Vince Han is the founder and CEO of MobileCoach and a frequent speaker at conferences such as Training Conference, DevLearn, FocusOn, Online Learning, ATDTK and others. He holds an MBA from the MIT Sloan School of Management. Vince is an industry thought-leader for learning and learning technology with an emphasis on artificial intelligence and chatbot technology. Vince has founded several successful technology companies and resides in Utah.
21st Century Customer Expectations – Can Direct Selling Companies Deliver?
Can you remember life before Google?
It’s amazing how entrenched Google (and search in general) is in our day-to-day lives. The ability to ask the Internet any question and get an immediate response is something we can easily take for granted, but it’s the kind of thing that was pure science fiction not too long ago.
In the United States, approximately 25% of the population was born after Google was founded. These Americans haven’t known a life without instant access to answers via the Internet. And these digital natives are the key audience for any business looking to thrive in today’s economy.
The direct selling industry finds itself at a crossroad – it is an industry founded in the middle of the last century and has proven itself as a vehicle for millions of entrepreneurs, but after multiple consecutive years of declining growth coupled with increasing regulatory pressures, it is in need of major upgrades if not a complete rebirth.
And there is no better way to reshape the direct selling industry than meeting the expectations of the 21st-century customer. Direct sellers must focus on attracting and keeping distributors as their primary customer as well as on pleasing the end consumers of their products and services.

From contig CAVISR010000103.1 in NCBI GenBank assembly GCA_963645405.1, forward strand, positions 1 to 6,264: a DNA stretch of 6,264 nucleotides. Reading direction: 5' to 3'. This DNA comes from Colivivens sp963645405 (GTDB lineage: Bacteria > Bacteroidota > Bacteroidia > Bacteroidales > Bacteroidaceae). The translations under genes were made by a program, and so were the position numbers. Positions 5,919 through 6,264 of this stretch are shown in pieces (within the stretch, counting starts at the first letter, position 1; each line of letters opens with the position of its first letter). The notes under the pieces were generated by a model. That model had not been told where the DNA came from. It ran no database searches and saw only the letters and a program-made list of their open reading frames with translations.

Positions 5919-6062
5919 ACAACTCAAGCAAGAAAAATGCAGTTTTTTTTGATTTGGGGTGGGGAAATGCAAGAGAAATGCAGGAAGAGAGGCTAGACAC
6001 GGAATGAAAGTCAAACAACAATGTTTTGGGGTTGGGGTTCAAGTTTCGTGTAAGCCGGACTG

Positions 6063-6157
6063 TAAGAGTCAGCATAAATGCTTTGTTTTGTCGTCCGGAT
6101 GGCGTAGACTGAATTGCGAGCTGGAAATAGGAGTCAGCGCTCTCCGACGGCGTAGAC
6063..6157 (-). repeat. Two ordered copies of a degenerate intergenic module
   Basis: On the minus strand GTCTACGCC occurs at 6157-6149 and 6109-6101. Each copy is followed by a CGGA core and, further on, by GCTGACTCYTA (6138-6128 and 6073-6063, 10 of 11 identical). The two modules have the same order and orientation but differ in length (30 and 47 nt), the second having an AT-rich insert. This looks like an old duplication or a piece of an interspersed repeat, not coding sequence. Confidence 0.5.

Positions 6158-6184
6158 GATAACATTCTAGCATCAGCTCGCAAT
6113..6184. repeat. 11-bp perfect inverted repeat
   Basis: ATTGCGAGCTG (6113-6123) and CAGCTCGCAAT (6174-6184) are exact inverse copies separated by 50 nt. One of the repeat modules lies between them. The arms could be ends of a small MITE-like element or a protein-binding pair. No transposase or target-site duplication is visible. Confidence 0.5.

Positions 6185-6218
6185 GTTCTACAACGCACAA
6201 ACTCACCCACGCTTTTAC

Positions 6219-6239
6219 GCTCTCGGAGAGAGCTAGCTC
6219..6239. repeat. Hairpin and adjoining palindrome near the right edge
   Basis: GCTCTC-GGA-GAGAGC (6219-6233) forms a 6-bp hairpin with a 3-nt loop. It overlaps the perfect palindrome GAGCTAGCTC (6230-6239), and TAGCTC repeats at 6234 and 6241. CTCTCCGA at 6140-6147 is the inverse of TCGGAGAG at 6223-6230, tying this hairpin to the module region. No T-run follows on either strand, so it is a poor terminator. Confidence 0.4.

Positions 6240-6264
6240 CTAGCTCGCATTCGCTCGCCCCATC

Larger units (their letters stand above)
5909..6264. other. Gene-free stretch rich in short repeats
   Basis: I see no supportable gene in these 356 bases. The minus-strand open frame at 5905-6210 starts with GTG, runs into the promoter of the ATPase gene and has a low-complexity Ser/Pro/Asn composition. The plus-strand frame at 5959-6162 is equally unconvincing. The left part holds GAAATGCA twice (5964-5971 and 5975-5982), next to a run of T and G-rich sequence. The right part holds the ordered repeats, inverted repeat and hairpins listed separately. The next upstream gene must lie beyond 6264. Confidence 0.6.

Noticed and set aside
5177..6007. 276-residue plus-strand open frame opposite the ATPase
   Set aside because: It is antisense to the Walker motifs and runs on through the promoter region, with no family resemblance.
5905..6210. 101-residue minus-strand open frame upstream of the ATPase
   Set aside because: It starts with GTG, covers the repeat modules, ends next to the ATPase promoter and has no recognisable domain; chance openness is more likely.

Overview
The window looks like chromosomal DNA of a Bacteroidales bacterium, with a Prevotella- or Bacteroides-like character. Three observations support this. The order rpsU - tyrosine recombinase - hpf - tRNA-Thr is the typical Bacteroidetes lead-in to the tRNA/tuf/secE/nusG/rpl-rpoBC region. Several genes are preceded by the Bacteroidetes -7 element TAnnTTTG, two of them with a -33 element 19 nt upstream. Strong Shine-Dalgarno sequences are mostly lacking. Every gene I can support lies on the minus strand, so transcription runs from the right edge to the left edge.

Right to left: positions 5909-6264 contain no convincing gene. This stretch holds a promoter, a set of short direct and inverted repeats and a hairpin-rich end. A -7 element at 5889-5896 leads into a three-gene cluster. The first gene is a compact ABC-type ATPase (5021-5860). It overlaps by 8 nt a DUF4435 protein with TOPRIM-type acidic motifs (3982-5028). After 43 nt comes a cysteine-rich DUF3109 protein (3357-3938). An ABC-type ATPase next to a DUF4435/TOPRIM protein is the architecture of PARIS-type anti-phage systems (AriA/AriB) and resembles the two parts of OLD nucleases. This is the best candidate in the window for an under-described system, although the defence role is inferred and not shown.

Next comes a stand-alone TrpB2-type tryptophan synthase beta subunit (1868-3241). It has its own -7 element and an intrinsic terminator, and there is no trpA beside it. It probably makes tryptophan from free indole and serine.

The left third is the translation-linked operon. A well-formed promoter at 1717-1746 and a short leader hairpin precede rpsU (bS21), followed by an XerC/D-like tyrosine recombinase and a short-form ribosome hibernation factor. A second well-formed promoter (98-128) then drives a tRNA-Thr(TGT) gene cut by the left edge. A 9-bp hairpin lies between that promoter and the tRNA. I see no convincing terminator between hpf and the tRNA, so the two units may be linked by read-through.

So what does a 21st-century distributor expect?
Yes, Google has trained us to expect immediacy in all aspects of life. We can cringe all we want at this culture of instant gratification, but the expectation is not going away anytime soon. And what do we want immediately?
- Answers to our questions
- Problems solved
- Products shipped
- To get paid
I recently ordered Apple’s new credit card, the Apple Card. I applied for and obtained the card using the native Wallet app on my iPhone. Moments later, I purchased a new Apple product from my laptop, and immediately the Apple Card appeared as the default preferred payment method.
Once you experience this type of seamless interconnectivity from one device to another or from one website to a different app, you expect it everywhere you go digitally.
Basic interconnectivity started with federated identification (e.g. using your Facebook login for Spotify, newsletter subscriptions, Etsy profile, etc.) while more integrated systems rely on advanced APIs (e.g. I can track the delivery status of my Amazon order on the UPS website).
But there are still major limitations that frustrate users. For example, if I don’t know how to use an app on my iPhone, I should be able to ask Siri for help; but, Siri can’t tell what I’m looking at because the app is managed by a non-Apple company. So, while there is still work to be done to streamline our digital experiences, today’s users expect a high level of integration.